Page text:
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I rejected Museveni’s deal to keep me as VP

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Prof Bukenya campaigns for DP’s Brenda

Prof Bukenya campaigns for DP’s Brenda Nabukenya in the just concluded Luweero Woman MP by-elections. PHOTO BY FAISWAL KASIRYE 

By RICHARD WANAMBWA

Posted  Sunday, May 25   2014 at  01:00

In Summary

In his new book, Prof Gilbert Bukenya reveals the origin of his fallout with President Museveni and why a phone call announcing his sacking as Vice President, was a relief.

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KAMPALA- President Museveni asked Gilbert Bukenya to quit the 2011 race for the NRM Secretary General slot or lose his position as vice president.

Prof Bukenya reveals this in his new book titled “In the Corridors to Power” which Sunday Monitor has a pre-release copy.

The former vice president on Tuesday shocked the ruling NRM party establishment when he climbed the podium and campaigned for Opposition DP candidate Brenda Nabukenya in the Luweero Woman MP by-election instead of rooting for his party’s candidate Rebecca Nalwanga. The opposition candidate won the seat by a landslide.

This is the second book in which the former vice president is documenting his political journey. The first, titled Through the Intricate Corridors to Power was published in 2008 by Fountain Publishers and largely dwelt on his humble beginnings as a peasant child and skirted around the political controversies understandably because he was still a member of the executive.

In his latest book, Prof Bukenya comes off less inhibited and makes some startling revelations about his interactions with his boss, President Museveni.

The big decision
One incident he dwells on is the events in 2009 which he describes as “perhaps the most formative” one for his political life at the vice presidency.

He says, that year, he made a decision to run for the slot of Secretary General of the National Resistance Movement (NRM) party that many scoffed at or at the very least, were puzzled by.

Prof Bukenya says at one time, he felt stuck as vice president because the office of the vice presidency is to a large extent a ceremonial one and as months and years went on, he found himself increasingly limited to roles that were of less value and useless to the nation.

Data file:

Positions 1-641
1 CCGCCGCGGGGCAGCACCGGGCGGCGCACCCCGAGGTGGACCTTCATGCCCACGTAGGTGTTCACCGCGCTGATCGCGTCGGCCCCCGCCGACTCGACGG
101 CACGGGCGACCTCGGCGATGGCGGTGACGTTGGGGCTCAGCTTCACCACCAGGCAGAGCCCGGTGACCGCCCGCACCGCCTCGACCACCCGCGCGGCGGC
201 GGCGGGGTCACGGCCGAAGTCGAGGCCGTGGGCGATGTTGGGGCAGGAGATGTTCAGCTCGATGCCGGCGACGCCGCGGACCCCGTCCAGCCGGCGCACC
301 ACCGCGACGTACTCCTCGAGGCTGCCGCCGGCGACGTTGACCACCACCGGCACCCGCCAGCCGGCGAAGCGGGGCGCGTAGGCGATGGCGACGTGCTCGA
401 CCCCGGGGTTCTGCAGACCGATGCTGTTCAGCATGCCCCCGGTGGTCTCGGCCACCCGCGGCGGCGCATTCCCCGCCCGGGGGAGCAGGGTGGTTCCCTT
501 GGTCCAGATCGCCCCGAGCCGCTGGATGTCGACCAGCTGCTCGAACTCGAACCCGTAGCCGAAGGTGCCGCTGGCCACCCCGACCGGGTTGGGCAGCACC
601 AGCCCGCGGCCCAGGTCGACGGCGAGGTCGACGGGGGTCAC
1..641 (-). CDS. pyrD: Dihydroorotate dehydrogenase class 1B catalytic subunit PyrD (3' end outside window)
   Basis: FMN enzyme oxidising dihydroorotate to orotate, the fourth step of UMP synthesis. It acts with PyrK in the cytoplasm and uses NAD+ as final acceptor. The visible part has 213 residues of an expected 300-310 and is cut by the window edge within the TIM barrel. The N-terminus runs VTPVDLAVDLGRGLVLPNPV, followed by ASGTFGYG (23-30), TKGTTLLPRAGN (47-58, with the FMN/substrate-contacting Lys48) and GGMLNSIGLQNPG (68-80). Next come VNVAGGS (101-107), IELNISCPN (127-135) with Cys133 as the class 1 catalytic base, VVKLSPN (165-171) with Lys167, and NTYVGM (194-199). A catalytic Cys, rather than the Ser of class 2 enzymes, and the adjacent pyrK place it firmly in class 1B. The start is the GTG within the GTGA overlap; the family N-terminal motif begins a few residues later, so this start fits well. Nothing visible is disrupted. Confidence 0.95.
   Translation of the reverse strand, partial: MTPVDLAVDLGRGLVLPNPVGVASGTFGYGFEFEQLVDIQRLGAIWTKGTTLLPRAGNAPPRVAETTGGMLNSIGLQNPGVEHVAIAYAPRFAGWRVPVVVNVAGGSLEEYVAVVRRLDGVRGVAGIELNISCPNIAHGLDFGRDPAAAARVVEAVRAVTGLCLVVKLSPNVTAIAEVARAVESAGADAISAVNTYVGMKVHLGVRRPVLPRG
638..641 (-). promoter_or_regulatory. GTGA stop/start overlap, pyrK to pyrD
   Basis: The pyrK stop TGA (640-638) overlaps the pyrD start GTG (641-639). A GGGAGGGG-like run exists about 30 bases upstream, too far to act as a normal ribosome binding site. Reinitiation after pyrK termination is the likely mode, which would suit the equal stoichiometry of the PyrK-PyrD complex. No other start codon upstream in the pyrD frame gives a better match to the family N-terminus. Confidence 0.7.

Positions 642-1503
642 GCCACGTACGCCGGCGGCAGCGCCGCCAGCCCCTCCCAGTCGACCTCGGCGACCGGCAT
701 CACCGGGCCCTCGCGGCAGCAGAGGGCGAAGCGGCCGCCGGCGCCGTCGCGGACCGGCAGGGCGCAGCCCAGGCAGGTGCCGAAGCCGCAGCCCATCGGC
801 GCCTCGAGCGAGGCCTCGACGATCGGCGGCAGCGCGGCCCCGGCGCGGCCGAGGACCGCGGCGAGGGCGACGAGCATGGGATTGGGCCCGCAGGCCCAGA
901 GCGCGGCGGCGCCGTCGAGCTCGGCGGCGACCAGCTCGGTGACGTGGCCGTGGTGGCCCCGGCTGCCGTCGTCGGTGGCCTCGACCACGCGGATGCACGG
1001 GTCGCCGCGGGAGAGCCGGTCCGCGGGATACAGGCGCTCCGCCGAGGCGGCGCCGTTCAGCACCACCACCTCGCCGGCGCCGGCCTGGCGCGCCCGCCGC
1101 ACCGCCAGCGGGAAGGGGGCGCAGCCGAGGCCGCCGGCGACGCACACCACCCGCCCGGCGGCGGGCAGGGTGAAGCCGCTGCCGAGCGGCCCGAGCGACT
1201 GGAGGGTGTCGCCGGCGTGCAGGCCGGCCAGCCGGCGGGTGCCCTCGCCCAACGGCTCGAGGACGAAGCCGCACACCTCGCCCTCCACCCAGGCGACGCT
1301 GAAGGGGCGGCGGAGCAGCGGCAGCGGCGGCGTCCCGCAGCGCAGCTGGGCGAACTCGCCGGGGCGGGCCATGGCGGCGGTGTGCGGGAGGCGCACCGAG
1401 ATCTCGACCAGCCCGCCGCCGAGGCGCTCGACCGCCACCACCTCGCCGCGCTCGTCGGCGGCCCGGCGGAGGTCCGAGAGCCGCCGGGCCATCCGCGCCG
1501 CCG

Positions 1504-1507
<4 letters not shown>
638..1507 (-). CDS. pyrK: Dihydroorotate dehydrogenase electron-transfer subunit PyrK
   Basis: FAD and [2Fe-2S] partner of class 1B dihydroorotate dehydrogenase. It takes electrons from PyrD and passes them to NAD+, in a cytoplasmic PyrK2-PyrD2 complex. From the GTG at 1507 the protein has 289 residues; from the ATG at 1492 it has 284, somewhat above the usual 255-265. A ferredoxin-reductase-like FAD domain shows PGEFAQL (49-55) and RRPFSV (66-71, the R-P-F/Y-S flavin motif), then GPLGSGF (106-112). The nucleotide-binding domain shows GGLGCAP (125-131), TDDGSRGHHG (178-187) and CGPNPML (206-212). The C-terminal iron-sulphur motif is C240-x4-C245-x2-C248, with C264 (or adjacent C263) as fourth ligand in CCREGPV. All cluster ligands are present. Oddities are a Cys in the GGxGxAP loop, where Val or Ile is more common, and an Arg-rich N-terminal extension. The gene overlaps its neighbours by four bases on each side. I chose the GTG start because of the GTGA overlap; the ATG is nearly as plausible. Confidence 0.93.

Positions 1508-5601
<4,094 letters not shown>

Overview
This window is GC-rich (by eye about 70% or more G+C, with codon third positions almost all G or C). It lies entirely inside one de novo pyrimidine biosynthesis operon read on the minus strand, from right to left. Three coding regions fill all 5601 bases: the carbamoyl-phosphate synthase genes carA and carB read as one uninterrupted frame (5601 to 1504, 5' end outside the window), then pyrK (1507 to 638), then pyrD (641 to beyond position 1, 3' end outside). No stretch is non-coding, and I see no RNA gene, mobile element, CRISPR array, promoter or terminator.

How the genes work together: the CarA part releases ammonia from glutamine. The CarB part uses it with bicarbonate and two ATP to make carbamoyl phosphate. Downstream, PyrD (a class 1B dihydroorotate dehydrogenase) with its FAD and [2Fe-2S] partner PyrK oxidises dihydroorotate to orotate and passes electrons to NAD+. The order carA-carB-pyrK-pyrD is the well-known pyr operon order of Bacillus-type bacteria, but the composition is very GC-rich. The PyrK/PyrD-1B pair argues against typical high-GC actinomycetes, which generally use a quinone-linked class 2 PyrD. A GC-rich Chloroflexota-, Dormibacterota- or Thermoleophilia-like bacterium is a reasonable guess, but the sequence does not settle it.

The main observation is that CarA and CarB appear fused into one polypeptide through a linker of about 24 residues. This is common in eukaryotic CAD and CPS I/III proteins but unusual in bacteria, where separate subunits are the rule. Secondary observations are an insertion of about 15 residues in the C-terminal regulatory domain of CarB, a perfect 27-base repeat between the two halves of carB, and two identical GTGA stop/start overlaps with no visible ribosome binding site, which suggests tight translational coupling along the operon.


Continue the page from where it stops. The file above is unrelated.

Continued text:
Prof Bukenya says for the previous six years, he had tried to involve himself in activities that were of value to the poor but the vice presidency office had limited him to do so and therefore, he hoped by clinching the post of Secretary General, he would be able to reach out to the poor and help uplift their standards of living.

But this revealed a side of his party that he had never known.
He tells of an incident at the peak of his secretary generalship campaigns when one of his friends, whom he identified as Madvani, called him and advised him to think twice before he offered himself for that post because he (Mr Bukenya) was “an outsider” whom they would use and dump at anytime.

“Gil, you are an outsider to the NRM. They will use you but will never accept you. This thing of Secretary General, you will never get it and they will do whatever it takes to fail you. Don’t you see your friends, Sam Njuba and Wapakhabulo? When time comes, they will knock you down”, Prof Bukenya quotes Madvani telling him in one of the meetings.

Prof Bukenya reveals how President Museveni summoned a meeting to ring fence the post of Secretary General at State House that had attracted three party heavyweights that had joined the race.

The three were Mr Bukenya, then Security Minister Amama Mbabazi and then Trade Minister Maj Gen Kahinda Otafiire. Mr Bukenya says the President was not pleased by his declaration to take on his then blue-eyed boy.

“In June 2010, the President called me in for a meeting. I had already formally told him of my plans to contest. The moment I walked into his office, I could see that he was not happy with me. He scanned my face with a somber expression before asking, ‘Why are you scrambling for this small job as Secretary General while you are vice president?’ I was caught up over which response to give to him. I wanted to participate more actively in consolidating the party in rural areas, and I wanted the party to be a participatory organ for change. I then asked him if that was not what he wanted to see happen. He looked absent minded,” Prof Bukenya writes.

He continued: “I took a deep breath and said to him “I can do away with the ceremonial position of Vice President, Sir.” He locked eyes with me instantly. I could see that he was shocked by my statement. He merely looked at me, neither supporting nor dismissing my wish. Just silence. I was puzzled because I had prepared myself to hear him say at the very least “Do not vie for that position”.

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